We have a surprisingly robust understanding of our constitution; we don’t need academics to interpret its nuances for us. If we are to accept technical interpretation then we need a constitutional court; that we will concede, if the alternative is to have our expectations constantly ‘interpreted’ by self-appointed experts.

    You, yourself, have argued most properly against the constrictions of a fully codified constitution, and court to go with it. Behaviour like Brown’s (and not just in conceding defeat in the election he finally faced, but in the regulation of parliamentary behaviour) has been of a piece in damaging our democracy and its practices.

    We may decide that we need to firm the shifting sands but please not in response to the behaviours of New Labour.

    (I do apologise for coming back, but these people are no representatives of decent Labour politics).

    I appreciate greatly the point that the Head of State appoints a prime minister, even while some of us pretend to ourselves that we have elected a party; the Head of State has it, of course, and so acts. The defeated prime minister has no place in the construction of the new Executive.
    .-= hatfield girl´s last blog ..Goodbye to All That =-.

  4. Come back and back and back, Hatfield Girl! You’re very welcome here.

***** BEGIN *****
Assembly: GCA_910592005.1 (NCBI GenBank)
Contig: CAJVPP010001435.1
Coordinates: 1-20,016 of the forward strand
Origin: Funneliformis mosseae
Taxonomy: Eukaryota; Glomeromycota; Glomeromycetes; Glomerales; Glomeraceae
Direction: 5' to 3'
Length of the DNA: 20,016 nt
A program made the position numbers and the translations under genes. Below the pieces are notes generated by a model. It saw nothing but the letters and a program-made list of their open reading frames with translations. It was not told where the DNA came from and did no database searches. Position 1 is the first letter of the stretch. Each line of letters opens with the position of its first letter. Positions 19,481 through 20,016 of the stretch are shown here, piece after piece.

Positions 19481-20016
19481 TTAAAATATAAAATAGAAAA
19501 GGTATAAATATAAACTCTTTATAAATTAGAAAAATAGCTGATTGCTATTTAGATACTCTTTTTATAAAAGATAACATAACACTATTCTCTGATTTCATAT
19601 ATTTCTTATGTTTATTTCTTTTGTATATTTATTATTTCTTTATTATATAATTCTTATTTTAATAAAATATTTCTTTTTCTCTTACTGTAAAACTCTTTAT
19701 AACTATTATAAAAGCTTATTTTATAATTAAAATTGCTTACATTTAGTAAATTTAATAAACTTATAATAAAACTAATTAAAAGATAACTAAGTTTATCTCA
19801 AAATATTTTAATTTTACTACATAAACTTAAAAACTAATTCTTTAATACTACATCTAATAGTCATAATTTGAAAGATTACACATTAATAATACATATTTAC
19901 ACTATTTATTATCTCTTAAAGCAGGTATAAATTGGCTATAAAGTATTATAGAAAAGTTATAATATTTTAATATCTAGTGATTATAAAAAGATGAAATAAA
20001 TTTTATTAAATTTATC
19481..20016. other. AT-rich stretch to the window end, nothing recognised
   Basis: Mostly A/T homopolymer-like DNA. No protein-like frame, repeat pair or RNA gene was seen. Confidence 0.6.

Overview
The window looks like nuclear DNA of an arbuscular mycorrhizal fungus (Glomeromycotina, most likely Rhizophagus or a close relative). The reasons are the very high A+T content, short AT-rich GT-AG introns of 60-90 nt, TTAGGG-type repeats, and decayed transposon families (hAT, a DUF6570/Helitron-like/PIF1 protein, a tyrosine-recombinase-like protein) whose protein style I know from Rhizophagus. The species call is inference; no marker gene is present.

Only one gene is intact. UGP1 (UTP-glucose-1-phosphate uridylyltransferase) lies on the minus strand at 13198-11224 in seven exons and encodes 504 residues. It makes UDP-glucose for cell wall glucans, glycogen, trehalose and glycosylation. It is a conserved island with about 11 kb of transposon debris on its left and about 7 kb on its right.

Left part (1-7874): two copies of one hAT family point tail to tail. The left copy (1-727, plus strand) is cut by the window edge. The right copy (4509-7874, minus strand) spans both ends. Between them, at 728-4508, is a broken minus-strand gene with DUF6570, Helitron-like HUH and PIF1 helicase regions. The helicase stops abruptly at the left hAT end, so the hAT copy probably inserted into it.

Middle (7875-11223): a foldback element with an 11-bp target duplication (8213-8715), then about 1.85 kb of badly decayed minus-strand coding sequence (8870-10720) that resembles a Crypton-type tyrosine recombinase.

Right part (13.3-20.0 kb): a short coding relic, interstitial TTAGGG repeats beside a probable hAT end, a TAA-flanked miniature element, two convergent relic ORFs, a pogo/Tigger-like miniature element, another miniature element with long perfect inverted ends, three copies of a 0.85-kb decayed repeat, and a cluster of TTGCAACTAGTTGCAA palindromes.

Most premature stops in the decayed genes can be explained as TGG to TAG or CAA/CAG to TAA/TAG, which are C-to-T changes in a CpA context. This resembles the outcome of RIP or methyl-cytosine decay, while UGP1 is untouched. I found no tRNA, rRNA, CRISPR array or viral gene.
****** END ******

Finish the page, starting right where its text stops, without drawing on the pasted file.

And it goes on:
The Queen certainly could dismiss him! It hasn’t happened since I’ve no idea when simply because there’s been no need. I can’t think of any time when a PM was seriously accused of trying to hold on to power constitutionally. And the Queen is actually the only person who can dismiss the PM. All the Commons can do is express a lack of confidence in him or her; the PM usually asks for a dissolution as a response, which is very different from being dismissed. Of course the pro-55%ers want to stop that.

    It was notable that neither David Cameron nor Nick Clegg suggested Brown had acted unconstitutionally; nor does Toby Young in the piece I linked to. I think you’re in the minority!

  5. A very educational post and discussion with HG.

    Not being a lawyer or constitution expert I can’t comment on whether you are right or not in what you say , but I have been around long enough to know low politics when I see it, and for that reason I think you are correct when you say DC would have still gone to NC to try to form a coalition if GB had resigned on the Friday.

    For the six months, at least, running up to the election we had been regaled with tales of a center left progressive coalition between Labour and the LibDems which would mean an end to Tory governments. As I said on my alter ego blog – did nobody expect the Tories not to come out fighting at this prospect?